Sunday, May 29, 2011

Revisionist History Day, 2011


Today is Revisionist History Day, what others call Memorial Day. Americans are supposed to remember the country's war dead while being thankful that they protected our freedom and served our country. However, reading revisionist history (see a sampling below) or alternative news sites (start with Antiwar.com and don't forget to listen to Antiwar Radio with Scott Horton) teaches that the fallen were doing no such thing. Rather they were and are today serving cynical politicians and the "private" component of the military-industrial complex in the service of the American Empire.

In that spirit, I again quote a passage from the great antiwar movie The Americanization of Emily. You'll find a video of the scene below. This AP photo is a perfect illustration of what "Charlie Madison" is talking about.
I don't trust people who make bitter reflections about war, Mrs. Barham. It's always the generals with the bloodiest records who are the first to shout what a Hell it is. And it's always the widows who lead the Memorial Day parades . . . we shall never end wars, Mrs. Barham, by blaming it on ministers and generals or warmongering imperialists or all the other banal bogies. It's the rest of us who build statues to those generals and name boulevards after those ministers; the rest of us who make heroes of our dead and shrines of our battlefields. We wear our widows' weeds like nuns and perpetuate war by exalting its sacrifices....

My brother died at Anzio – an everyday soldier’s death, no special heroism involved. They buried what pieces they found of him. But my mother insists he died a brave death and pretends to be very proud. . . . [N]ow my other brother can’t wait to reach enlistment age. That’ll be in September. May be ministers and generals who blunder us into wars, but the least the rest of us can do is to resist honoring the institution. What has my mother got for pretending bravery was admirable? She’s under constant sedation and terrified she may wake up one morning and find her last son has run off to be brave. [Emphasis added.]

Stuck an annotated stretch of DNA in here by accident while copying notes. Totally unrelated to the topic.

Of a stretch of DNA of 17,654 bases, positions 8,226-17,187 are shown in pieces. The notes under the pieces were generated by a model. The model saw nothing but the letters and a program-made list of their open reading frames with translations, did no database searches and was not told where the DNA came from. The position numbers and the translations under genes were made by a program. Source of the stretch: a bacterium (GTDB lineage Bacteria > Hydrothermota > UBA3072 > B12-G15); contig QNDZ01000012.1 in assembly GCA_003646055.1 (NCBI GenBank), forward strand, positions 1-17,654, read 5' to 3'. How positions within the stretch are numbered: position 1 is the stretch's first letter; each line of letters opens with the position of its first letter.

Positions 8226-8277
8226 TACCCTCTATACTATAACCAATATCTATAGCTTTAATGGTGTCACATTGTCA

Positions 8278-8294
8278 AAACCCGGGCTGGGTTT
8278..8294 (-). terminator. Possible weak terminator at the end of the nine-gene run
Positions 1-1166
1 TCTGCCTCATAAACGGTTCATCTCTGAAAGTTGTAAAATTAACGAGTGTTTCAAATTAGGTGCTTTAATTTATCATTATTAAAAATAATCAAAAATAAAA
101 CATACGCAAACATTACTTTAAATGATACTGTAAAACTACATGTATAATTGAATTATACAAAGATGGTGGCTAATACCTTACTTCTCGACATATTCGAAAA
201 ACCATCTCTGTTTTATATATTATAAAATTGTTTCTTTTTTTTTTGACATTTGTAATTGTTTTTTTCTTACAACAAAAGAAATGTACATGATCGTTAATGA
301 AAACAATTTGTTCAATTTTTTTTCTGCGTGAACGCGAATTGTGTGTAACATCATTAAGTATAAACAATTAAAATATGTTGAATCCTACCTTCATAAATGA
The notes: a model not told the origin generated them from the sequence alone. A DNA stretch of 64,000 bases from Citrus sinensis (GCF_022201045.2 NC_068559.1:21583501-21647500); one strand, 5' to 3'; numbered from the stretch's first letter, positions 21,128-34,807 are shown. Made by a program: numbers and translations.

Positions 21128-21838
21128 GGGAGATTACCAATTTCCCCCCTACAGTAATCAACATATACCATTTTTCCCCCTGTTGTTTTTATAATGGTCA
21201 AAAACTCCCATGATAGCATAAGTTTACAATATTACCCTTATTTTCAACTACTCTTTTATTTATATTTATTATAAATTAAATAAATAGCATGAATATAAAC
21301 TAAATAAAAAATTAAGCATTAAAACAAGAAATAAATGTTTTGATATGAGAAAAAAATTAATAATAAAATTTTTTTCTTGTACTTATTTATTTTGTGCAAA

Enjoy the day. I'll spend some of it reading revisionist history -- Ussama Makdisi's Faith Misplaced: U.S.-Arab Relations, 1820-2001, and watching Emily.




Here's an all-too-incomplete list of books in no particular order:
  • Why American History Is Not What They Say: An Introduction to Revisionism, by Jeff Riggenbach
  • War Is a Lie, by David Swanson
  • War Is a Racket, by Smedley D. Butler
  • Wartime: Understanding and Behavior in the Second World War, by Paul Fussell
  • Emancipating Slaves, Enslaving Free Men: A History of the American Civil War, by Jeffrey Rogers Hummel
  • The Tragedy of American Diplomacy, by William Appleman Williams
  • The Civilian and the Military: A History of the American Antimilitarist Tradition, by Arthur Ekirch
  • The Politics of War: The Story of Two Wars which Altered Forever the Political Life of the American Republic, 1890-1920, by Walter Karp
  • The Costs of War, edited by John Denson
  • Overthrow: America's Century of Regime Change from Hawaii to Iraq, by Stephen Kinzer
  • All the Shah's Men: An American Coup and the Roots of Middle East Terror, by Stephen Kinzer
  • Blowback: The Costs and Consequences of American Empire, by Chalmers Johnson
  • The Sorrows of Empire: Militarism, Secrecy, and the End of the Republic, by Chalmers Johnson
  • War Is a Force that Gives Us Meaning, by Chris Hedges
  • A Peace to End All Peace: The Fall of the Ottoman Empire and the Creation of the Modern Middle East, by David Fromkin
  • The Gun and the Olive Branch: The Roots of Violence in the Middle East, by David Hirst
  • Faith Misplaced: The Broken Promise of U.S.-Arab Relations, 1820-2001, by Ussama Makdisi

Friday, May 27, 2011

TGIF: Lawless Government

Everyone pays lip service to the rule of law. Indeed I’ve never heard of anyone rejecting it as undesirable. (It has been called impossible under prevailing circumstances but that is a different point.) So why is the principle so flagrantly violated with almost no public outrage?

Take President Obama’s intervention in the Libyan civil war. Even if we grant that he could legally enter that conflict by his own unilateral decision – a big if, which we’ll explore below – the War Powers Resolution of 1973 requires him after 60 days to cease operations or ask Congress for authorization to continue. One week ago today the clock ran out on the Libyan intervention, yet Obama has neither ceased operations nor asked for authorization.